Lee has Tiger on his sight

SEASONED: Danny Lee of New Zealand blasts the ball on the 17th fairway in the final round of the Johnnie Walker Classic at the Vines Resort in Perth, Australia, yesterday. 17/02/09. © AP.
SEASONED: Danny Lee of New Zealand blasts the ball on the 17th fairway in the final round of the Johnnie Walker Classic at the Vines Resort in Perth, Australia, yesterday. 17/02/09. © AP.

SYDNEY - If confidence counts for anything the sky is the limit for New Zealand teenager Danny Lee after his stunning victory in yesterday's Johnnie Walker Classic in Perth.

SYDNEY - If confidence counts for anything the sky is the limit for New Zealand teenager Danny Lee after his stunning victory in yesterday's Johnnie Walker Classic in Perth.

The 18-year-old had already caught the attention of the golfing world last year when he eclipsed Tiger Woods as the youngest US amateur champion, and yesterday's win at the Vines Resort in Western Australia was even more impressive.

In difficult conditions, Lee came through a high-quality field to capture his first professional title and become the youngest ever player to win a European Tour event.

Despite his tender age, Lee already plays like a seasoned professional. He hits the ball long and straight, has a tidy short game, can hole clutch putts and controls his emotions under pressure.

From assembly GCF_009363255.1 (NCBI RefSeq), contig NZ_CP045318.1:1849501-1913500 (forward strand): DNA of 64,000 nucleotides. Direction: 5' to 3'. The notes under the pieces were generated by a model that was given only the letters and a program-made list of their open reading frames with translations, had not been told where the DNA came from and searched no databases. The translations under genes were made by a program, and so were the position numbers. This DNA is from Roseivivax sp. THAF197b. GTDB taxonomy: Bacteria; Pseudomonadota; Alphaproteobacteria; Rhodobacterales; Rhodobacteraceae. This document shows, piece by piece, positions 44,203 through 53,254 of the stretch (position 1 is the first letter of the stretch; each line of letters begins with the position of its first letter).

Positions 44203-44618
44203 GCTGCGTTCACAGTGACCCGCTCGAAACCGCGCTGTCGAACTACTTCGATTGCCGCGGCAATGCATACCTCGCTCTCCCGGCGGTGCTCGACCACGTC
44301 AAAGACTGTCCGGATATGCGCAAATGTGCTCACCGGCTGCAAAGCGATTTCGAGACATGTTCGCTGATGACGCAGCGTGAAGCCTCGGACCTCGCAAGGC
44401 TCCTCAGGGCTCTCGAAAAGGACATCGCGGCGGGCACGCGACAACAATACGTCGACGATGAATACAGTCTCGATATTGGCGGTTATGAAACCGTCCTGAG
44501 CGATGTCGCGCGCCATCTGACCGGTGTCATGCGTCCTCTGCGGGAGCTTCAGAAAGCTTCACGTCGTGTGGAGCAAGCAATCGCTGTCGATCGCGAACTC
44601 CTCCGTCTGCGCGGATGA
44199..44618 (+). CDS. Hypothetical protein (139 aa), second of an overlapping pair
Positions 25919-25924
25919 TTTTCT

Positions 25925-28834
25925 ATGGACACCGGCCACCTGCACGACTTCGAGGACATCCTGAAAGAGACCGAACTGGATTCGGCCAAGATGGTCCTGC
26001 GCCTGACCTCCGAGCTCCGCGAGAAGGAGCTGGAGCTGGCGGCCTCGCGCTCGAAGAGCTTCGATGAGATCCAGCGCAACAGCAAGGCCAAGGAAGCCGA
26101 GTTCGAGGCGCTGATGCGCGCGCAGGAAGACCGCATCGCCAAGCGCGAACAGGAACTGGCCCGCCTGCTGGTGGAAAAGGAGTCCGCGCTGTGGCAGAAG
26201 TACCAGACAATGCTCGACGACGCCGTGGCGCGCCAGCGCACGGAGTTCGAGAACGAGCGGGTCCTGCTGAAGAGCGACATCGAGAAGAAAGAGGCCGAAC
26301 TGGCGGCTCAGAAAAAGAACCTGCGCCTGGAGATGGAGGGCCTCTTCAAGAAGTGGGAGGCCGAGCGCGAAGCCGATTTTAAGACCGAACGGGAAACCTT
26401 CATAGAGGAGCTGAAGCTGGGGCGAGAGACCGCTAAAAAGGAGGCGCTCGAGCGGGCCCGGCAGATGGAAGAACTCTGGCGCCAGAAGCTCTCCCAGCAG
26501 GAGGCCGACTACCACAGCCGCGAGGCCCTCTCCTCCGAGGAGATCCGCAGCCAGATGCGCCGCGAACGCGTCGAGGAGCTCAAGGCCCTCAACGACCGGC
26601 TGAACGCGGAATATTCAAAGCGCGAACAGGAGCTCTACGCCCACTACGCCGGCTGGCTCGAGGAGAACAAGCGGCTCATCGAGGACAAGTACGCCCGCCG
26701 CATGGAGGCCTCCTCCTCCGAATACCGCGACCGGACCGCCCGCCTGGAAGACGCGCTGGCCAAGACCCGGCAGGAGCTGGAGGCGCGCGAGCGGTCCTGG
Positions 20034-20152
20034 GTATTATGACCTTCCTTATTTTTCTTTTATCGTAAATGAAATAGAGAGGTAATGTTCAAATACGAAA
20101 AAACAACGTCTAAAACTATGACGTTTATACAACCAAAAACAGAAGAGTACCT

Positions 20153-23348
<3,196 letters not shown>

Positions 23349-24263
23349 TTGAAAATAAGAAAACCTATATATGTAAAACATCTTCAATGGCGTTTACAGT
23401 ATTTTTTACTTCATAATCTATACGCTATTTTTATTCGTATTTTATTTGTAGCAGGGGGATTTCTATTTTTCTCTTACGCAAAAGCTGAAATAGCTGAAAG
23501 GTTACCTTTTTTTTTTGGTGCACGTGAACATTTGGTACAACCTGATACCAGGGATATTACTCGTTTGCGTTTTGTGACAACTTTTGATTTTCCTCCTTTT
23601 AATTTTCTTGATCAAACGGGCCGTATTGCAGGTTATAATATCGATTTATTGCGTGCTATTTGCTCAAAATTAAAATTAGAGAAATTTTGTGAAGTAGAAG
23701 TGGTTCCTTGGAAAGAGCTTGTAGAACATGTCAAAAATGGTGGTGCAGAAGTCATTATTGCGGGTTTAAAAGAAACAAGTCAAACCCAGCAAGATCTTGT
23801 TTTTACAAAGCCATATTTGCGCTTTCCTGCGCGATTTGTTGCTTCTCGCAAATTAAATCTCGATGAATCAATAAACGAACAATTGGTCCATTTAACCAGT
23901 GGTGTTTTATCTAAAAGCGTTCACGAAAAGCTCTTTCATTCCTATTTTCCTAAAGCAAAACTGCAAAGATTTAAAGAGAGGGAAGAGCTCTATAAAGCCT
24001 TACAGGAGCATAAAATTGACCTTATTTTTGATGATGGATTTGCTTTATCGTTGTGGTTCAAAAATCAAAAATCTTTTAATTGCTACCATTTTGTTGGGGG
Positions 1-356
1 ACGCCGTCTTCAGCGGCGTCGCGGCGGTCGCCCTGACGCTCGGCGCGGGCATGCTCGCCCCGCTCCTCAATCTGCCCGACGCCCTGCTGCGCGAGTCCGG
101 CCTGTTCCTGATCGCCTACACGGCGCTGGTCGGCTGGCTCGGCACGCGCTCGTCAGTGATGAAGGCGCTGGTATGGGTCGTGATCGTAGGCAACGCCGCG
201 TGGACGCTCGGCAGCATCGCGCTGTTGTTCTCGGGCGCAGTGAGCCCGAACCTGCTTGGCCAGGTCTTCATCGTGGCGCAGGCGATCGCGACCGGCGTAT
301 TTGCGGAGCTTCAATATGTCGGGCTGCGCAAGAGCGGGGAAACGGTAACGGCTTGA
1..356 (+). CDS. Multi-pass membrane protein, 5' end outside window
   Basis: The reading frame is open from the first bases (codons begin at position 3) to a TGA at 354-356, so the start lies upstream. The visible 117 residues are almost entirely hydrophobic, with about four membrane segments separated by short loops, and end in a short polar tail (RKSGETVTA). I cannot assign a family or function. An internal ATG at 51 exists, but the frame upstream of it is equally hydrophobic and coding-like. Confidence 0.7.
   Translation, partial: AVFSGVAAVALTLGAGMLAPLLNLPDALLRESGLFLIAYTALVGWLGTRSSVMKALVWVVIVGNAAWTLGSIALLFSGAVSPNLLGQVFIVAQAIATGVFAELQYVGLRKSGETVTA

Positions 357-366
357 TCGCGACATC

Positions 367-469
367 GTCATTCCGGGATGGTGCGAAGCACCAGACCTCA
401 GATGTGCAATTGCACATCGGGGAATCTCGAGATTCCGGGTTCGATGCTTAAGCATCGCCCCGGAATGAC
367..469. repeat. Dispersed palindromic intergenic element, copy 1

Inevitably, he has drawn comparisons with Woods and although he has no intention of challenging the American's amateur records, he does have the world number one in his sights.

Lee said after his win: "All I want to do is just break what he's done... (and be) the next Tiger Woods."

Lee will line up against Woods at the US Masters in Augusta after securing his invitation by winning the amateur title last year.

Lee may also play in the same group as Woods at the US Open but has to remain an amateur to take up the offers.

Lee turned down the cash he was entitled to after his victory yesterday to play as an amateur at the Masters but plans to turn professional later this year.

He was born in South Korea but moved to New Zealand with his family as a child and later joined New Zealand Golf's high-performance unit.

Lee only took out New Zealand citizenship last year. He plans to return home next month to play the New Zealand PGA and New Zealand Open before heading to the the Masters. - Reuters

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